5. The Briefcase in Pulp Fiction
The contents of the briefcase in Pulp Fiction have long been a topic of conversation for film fans. Since it’s never revealed in the movie, and Quentin Tarantino has decided to keep his thoughts secret, people have had some fun with it. The best of the bunch would have to be that the briefcase contains Marsellus Wallace’s soul. The proof goes a little something like this: The Band-Aid on the back of Marsellus’s neck covers the hole that his soul was taken from, the glow in the briefcase is beautiful and awe-inspiring to behold, the combination for the lock is “666,” and Jules and Vincent are miraculously spared when they are shot at while retrieving the briefcase. Sure, maybe it’s gold, maybe it’s the diamonds from Reservoir Dogs, who knows? But the soul thing kind of makes sense.
4. The Real Thing in The Thing
This is one of the more popular and well-known theories on this list. The idea is that, at the end of the John Carpenter’s film, as Childs (Keith David) and MacReady (Kurt Russell) freeze to death, the seemingly meaningless sharing of a drink actually reveals who “The Thing” really is. Since MacReady was throwing Molotov cocktails around earlier, the drink that he passes Childs is really gasoline. When Childs drinks it without any reaction or recoil, it becomes obvious that he is “The Thing.” Other hints would have you believe that the ominous music that starts up as Childs takes a sip and MacReady’s laughter caused by his realization all add up to one conclusion.
3. Titanic and Time Traveling
Alright, so this is more likely just James Cameron’s lack of history knowledge, but let’s take a look anyways. The theory says that Jack (Leonardo DiCaprio) is a time traveler and his mission was to save Rose from committing suicide in the beginning to make sure that she lives, the ship sinks and history remains unchanged. If she kills herself, the ship sends out a search party, delays its launch and likely doesn’t hit the iceberg. Here’s more proof: Jack doesn’t have any money so he has to gamble to get some, there’s no record of him on the ship, he speaks of fishing in a lake that was made until 1917, his bag is from the 1930s, and he speaks of a roller coaster on Santa Monica Pier that wasn’t built until 1916. So what’s the meaning of all this? The easy answer is that Cameron just made a mistake, or several mistakes, but maybe, just maybe, Jack’s a time traveler saving a girl named Rose. I could get behind that.
2. A Funny Story in The Dark Knight
So many different theories about The Joker’s backstory have surfaced ever since Christopher Nolan’s The Dark Knight was released. Heath Ledger’s character was so mysterious and would often tell conflicting accounts of his own history, making it difficult to know what’s true and what isn’t. Like with any character, a backstory can be very important to understanding one’s motivations. Perhaps knowing who The Joker used to be would give us a glimpse into why he is who he is in the film. Well, many fans think they know him, claiming he’s a war veteran. They point to a conversation between The Joker and Harvey Dent where the Joker says that if “a truckload of soldiers is blown up, nobody panics, because it’s all “part of the plan.” His war experience might also help explain his familiarity with weaponry and explosives, his tactical skills, his psychosis and, most importantly, his scars.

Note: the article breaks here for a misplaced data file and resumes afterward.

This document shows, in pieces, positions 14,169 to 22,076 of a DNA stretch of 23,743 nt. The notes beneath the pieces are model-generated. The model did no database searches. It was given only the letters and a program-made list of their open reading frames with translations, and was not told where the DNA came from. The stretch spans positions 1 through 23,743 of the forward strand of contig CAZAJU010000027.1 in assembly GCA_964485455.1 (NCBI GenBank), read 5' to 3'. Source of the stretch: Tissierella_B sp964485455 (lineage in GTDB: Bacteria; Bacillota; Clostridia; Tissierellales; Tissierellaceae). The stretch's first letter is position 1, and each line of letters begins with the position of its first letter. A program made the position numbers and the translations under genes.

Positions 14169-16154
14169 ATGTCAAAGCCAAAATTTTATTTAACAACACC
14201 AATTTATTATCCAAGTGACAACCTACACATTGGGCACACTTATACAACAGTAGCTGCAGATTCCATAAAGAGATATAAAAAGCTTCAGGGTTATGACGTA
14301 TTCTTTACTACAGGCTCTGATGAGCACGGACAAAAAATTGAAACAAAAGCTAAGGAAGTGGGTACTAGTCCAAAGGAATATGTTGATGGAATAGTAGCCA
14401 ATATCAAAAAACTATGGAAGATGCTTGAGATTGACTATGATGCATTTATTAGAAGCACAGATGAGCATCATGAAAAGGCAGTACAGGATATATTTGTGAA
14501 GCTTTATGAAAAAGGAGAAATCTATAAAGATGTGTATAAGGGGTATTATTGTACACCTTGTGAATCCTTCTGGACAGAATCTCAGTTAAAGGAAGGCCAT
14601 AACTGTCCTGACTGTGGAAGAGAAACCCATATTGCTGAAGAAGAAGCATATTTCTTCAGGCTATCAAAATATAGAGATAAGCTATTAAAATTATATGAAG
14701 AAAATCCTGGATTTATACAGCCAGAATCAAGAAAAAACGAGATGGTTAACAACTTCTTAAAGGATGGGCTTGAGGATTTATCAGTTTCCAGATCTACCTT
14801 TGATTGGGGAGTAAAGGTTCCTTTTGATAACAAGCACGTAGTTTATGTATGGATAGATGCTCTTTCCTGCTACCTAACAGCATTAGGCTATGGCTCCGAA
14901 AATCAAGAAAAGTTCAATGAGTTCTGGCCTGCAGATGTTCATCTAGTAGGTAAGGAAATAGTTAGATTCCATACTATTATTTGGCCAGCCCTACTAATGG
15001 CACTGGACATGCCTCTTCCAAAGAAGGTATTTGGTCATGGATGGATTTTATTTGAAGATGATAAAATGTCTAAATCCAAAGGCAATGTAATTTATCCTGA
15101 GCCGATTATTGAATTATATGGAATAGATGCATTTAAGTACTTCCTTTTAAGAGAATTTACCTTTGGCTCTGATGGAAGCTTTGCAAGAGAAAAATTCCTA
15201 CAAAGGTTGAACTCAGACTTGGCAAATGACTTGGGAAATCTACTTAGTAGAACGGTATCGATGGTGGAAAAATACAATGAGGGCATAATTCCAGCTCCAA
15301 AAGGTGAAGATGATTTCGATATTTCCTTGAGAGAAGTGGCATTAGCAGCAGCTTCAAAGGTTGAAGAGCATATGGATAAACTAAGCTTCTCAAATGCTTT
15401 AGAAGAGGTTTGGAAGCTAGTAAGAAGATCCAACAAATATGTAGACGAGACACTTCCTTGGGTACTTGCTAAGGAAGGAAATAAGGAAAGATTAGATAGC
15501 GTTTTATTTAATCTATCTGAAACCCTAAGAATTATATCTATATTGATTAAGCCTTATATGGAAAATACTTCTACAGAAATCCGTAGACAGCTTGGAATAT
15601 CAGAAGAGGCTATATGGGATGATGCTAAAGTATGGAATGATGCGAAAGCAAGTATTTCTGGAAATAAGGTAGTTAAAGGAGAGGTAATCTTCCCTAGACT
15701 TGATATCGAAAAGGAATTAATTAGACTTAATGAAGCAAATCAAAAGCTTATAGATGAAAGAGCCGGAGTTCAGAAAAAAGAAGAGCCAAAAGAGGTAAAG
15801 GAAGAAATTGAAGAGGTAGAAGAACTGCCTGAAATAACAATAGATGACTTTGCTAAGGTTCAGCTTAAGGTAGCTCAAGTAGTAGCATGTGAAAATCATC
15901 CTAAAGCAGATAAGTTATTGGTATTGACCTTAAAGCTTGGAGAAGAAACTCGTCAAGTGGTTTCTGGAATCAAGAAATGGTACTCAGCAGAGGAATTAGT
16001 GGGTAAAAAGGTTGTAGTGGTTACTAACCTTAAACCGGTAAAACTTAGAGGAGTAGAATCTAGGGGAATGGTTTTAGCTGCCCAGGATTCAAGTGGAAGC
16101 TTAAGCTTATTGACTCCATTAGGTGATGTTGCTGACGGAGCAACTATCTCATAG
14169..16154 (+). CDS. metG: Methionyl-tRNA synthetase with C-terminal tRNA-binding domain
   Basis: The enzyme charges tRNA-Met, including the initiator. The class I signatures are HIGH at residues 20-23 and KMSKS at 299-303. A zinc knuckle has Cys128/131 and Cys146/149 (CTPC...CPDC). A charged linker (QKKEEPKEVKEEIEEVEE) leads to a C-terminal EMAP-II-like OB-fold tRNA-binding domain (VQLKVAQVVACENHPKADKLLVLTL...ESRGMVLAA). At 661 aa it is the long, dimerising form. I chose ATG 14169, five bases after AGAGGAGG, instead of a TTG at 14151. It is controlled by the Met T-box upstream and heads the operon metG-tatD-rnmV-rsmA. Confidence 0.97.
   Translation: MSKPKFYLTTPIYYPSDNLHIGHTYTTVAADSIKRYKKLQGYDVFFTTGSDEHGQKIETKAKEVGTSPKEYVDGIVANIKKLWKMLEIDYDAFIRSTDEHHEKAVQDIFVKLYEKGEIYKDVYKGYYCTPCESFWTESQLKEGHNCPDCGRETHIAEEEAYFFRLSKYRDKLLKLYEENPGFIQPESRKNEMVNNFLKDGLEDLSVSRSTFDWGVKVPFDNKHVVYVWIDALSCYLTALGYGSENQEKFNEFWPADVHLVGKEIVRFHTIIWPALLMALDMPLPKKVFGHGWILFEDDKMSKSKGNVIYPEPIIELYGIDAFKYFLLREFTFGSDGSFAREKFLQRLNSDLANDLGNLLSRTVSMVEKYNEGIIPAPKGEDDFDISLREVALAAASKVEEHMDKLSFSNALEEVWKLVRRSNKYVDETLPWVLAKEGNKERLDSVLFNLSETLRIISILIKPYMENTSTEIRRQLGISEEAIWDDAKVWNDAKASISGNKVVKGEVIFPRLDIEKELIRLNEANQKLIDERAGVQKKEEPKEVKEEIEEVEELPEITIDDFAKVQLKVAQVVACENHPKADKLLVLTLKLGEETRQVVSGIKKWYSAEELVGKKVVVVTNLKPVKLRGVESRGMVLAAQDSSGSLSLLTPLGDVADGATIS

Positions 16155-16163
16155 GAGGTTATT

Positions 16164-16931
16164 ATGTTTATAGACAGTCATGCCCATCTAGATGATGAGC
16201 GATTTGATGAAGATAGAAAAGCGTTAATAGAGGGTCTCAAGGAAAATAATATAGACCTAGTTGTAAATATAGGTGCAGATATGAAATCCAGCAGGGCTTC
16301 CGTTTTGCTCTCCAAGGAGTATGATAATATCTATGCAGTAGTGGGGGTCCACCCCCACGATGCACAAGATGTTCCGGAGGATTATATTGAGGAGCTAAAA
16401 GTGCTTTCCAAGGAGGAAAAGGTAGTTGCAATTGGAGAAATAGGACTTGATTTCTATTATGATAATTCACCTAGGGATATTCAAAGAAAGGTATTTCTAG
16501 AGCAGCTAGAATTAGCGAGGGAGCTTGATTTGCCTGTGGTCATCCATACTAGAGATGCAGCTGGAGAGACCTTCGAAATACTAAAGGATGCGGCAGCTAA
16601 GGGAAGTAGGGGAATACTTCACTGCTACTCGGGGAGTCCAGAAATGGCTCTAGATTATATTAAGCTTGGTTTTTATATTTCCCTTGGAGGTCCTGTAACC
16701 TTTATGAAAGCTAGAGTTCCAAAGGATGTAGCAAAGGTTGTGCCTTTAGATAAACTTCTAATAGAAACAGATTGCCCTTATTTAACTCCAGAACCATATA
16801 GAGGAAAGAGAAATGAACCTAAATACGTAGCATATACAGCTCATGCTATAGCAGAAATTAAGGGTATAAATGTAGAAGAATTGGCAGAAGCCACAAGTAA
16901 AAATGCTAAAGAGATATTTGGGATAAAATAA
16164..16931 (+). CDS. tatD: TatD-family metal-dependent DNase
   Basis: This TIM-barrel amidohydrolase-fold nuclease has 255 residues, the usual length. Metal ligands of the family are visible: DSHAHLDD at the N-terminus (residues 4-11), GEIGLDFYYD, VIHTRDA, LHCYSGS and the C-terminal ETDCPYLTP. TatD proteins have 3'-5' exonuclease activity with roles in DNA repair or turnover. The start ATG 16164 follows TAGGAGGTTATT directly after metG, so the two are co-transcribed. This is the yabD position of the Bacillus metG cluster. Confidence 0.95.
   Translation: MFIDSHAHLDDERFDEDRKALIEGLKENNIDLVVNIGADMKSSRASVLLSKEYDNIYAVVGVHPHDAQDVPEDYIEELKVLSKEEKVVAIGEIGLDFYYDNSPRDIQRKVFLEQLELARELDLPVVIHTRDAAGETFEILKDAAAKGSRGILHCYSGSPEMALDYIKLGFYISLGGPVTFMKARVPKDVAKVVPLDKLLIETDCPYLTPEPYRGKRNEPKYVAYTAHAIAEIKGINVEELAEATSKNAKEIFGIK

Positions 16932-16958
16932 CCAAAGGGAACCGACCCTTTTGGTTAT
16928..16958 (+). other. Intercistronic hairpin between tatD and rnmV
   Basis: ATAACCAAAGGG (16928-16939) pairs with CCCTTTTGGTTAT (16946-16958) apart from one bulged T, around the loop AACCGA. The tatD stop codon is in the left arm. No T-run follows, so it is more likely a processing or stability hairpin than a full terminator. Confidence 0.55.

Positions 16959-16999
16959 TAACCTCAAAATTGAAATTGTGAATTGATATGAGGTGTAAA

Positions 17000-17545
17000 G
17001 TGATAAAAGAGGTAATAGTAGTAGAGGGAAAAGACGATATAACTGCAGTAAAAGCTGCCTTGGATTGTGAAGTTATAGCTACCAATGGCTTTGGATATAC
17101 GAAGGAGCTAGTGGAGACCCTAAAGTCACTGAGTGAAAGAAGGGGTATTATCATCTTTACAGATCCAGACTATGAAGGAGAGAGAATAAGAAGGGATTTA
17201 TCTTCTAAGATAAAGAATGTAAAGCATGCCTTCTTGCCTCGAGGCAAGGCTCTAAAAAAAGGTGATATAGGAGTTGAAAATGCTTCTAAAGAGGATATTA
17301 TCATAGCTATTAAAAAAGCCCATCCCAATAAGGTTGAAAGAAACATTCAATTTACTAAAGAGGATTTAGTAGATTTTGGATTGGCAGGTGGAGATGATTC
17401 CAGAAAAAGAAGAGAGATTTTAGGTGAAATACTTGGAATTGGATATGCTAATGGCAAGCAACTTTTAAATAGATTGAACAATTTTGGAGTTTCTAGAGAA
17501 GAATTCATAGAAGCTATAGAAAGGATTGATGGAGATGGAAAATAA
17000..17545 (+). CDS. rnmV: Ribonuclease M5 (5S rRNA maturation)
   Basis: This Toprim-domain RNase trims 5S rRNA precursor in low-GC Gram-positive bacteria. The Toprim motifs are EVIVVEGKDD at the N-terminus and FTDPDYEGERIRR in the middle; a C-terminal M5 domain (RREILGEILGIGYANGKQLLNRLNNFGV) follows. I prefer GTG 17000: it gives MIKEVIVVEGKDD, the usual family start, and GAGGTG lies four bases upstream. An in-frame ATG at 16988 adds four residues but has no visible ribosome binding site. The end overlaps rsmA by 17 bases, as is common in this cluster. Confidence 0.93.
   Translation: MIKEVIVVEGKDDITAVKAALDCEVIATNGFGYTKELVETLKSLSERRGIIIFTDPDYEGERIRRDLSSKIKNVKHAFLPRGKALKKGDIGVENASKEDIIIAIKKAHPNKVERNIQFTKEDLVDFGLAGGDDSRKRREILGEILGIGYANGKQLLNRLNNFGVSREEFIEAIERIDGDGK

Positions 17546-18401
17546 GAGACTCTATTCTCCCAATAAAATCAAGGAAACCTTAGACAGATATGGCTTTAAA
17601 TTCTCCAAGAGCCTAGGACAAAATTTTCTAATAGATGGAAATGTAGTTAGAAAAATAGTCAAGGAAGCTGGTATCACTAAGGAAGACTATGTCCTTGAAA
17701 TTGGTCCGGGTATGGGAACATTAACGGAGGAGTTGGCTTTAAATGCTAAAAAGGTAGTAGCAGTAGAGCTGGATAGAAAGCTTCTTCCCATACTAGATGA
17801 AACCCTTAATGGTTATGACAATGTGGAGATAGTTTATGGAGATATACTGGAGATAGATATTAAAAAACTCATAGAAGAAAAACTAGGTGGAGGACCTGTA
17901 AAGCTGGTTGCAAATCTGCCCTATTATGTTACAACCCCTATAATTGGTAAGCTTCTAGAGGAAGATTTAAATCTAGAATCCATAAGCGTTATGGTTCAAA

1. Eating Disorders Drag Me to Hell
There’s a really interesting theory about the undervalued Sam Raimi comedy horror film Drag Me to Hell. The theory is that rather than being haunted by a real demon, Christine suffers from an eating disorder, one she’s had since she was a young farm girl. The proof is in the pudding, well, or, at least, it’s in the food. Every time something demonish happens, it’s food related, either taking place in the kitchen or something to do with mouths, such as vomiting into Christine’s mouth, which might be the funniest and equally disgusting scene in the movie. We know Christine was a chubby little girl, as seen in the picture which shows her as the “Swine Queen.” Even the demon, the Lamia, is a play on the Greek demon, a child-eating demon. When she sees an eye in her cake and it makes her sick, this is just Christine being haunted by her sickness, nothing more. True or not, this is a neat little theory to chew on.